Skip to content

Worldwide Shipping Available

Main Navigation

6x6x6 recommendations

A 6x6 cube, often referred to as a "6x6x6" or simply a "6x6," is a type of Rubik's Cube that is larger and more complex than the standard 3x3 cube. Here are some reasons why a 6x6 cube differs to a 3x3 cube:

  1. Increased Complexity: A 6x6 cube has more layers and more individual pieces compared to a 3x3 cube. This increased complexity makes solving it more challenging and satisfying for those who enjoy twisty puzzle challenges.
  2. More Moves and Strategies: With more layers and pieces, a 6x6 cube requires a greater number of moves and more advanced solving strategies. This can be appealing to cubers looking to expand their puzzle-solving skills.
  3. Longer Solving Time: Solving a 6x6 cube typically takes longer than solving a 3x3 cube. For enthusiasts who enjoy spending more time on a single puzzle, the 6x6 cube offers an extended solving experience.
  4. Unique Mechanism: The inner workings of a 6x6 cube are different from a 3x3 cube. It uses a more complex mechanism that includes additional layers and mechanisms to maintain its structural integrity while being scrambled and solved.
  5. Variety and Challenge: Some cubers find solving larger cubes like the 6x6 to be a refreshing change from the standard 3x3. It provides variety in terms of challenge and gameplay, helping to keep the hobby interesting.
  6. Puzzle Collecting: For collectors of twisty puzzles, a 6x6 cube is a unique addition to their collection. Many puzzle enthusiasts appreciate having a variety of different puzzles, including different-sized cubes, as part of their collection.
  7. Personal Achievement: Successfully solving a 6x6 cube can be a source of personal achievement and satisfaction for cubers. It's a testament to their dedication and problem-solving skills.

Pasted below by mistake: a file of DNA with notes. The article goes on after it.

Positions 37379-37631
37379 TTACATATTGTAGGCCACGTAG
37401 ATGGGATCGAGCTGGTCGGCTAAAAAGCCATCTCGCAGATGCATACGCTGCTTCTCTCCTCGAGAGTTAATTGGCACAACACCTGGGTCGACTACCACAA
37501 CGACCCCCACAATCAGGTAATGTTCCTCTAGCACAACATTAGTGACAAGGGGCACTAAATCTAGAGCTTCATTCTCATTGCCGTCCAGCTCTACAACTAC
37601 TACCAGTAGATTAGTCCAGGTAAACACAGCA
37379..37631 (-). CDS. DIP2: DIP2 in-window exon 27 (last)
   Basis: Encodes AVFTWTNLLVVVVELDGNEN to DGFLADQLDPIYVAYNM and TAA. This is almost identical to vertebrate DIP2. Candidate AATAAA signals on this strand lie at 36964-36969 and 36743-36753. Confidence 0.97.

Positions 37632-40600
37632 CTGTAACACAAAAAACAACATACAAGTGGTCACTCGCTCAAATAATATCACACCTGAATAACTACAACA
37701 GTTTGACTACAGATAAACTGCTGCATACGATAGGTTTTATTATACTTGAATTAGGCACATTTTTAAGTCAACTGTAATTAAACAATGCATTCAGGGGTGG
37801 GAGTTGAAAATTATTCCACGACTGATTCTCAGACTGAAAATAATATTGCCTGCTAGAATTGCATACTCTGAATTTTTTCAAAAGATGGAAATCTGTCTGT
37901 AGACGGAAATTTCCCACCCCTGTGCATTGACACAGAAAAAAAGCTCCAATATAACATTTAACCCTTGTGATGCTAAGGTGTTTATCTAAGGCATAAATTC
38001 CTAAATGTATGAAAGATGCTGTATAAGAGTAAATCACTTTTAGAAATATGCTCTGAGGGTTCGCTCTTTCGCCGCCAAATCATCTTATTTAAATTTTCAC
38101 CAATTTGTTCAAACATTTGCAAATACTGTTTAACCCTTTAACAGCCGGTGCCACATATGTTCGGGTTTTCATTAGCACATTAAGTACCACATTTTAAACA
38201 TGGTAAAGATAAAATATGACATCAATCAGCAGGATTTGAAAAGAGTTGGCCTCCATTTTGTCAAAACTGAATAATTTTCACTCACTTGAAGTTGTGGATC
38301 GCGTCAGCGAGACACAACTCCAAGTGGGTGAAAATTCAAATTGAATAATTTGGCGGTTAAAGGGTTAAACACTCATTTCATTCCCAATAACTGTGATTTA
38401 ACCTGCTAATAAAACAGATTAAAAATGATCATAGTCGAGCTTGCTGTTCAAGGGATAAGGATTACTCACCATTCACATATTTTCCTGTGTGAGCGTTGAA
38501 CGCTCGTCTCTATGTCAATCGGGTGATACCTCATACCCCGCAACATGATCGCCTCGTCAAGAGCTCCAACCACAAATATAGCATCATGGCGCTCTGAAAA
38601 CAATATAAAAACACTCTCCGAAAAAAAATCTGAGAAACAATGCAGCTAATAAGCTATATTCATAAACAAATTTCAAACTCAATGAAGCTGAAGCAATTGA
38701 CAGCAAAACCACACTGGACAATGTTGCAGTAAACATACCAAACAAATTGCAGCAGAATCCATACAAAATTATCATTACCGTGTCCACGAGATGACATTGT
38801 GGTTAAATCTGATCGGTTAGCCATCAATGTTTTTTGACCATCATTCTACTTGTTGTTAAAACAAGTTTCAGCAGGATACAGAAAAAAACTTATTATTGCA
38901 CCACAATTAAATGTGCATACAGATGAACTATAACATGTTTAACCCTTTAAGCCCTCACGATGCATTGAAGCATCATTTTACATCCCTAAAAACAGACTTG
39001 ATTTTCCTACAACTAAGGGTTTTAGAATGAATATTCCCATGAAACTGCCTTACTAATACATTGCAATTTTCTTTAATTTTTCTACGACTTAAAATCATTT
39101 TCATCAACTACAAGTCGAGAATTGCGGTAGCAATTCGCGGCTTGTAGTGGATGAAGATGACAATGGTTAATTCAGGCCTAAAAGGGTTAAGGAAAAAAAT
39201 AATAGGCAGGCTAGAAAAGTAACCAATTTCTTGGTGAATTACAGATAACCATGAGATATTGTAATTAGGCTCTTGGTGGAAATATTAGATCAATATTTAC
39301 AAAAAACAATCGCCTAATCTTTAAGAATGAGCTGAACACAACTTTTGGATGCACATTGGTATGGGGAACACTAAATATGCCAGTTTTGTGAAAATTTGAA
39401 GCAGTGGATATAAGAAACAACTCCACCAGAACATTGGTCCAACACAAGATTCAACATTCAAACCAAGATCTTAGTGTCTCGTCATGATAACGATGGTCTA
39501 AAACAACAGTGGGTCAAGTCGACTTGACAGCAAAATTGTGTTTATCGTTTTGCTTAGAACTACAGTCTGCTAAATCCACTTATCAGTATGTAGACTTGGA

However, it's important to note that a 6x6 cube is significantly more challenging to solve than a 3x3 cube, and it may not be suitable for beginners or those new to twisty puzzles. It requires a solid understanding of cubing techniques and algorithms. As you progress in your cubing journey, you may find that a 6x6 cube offers a rewarding and exciting challenge.

If the 6x6x6 sounds interesting for you or you already have a bad 6x6 cube and want to get a better one then I hope to explain which the best 6x6x6 cube on the market is at the end of 2023, 6x6s generally have a lot of inner pieces so it is difficult to make them perform very well, despite this, cube manufacturers have managed to design 6x6 speedcubes which perform very well.

Important things to note:

6x6s have even more inner edges, they are of course all designed as 7x7s with edges that aren’t visible on the outside. I would recommend keeping your 6x6 on tight tensions to minimize the risk of pops as if they do pop they are quite difficult to reassemble, hopefully if you are interested in 6x6s you would have already come across a missing inner edge on a 4x4 so have some idea how to fix it, the trouble is that 6x6s have two inner lips there instead of one.


Best 6x6x6 overall:


Picube MoYu AoShi WRM: £65

The AoShi WRM is already easily the best 6x6 on the market, the addition of core magnets just improves it even further, saving me a few seconds on my solves, if you want the absolute best then this is the 6x6 to get, it is just as fast as the ordinary AoShi WRM but with a slight increase in stability.

Best 6x6x6 (£35 and under):



MoYu AoShi WRM: £33


The MoYu AoShi WRM is an excellent 6x6 speedcube, it has very good stability without compromising on the speed, it is slightly smaller than many of the other options and has a light and fast turning which feels really nice and produces very fast times.



Best 6x6x6 (£20 and under):



YJ MGC 6x6x6: £17


YJ could definitely have gotten away with charging significantly more for these MGC big cubes as you really can’t go wrong with them, the 6x6 is larger than some other 6x6s but performs really nice, it is faster than the AoShi WRM and Shadow V2 but slightly less stable.


Best 5x5x5 (£15 and under):



YJ YuShi V2M: £14


The YJ YuShi V2M is similar to the YJ MGC (however actually more similar to the older AoShi GTSM), it is faster than other options but is not as stable, I would recommend keeping it on tight tensions.


While I do sell some slightly cheaper, non magnetic options, there is little point in considering them here, you might as well just spend the extra few pounds to at least get a 6x6 with magnets.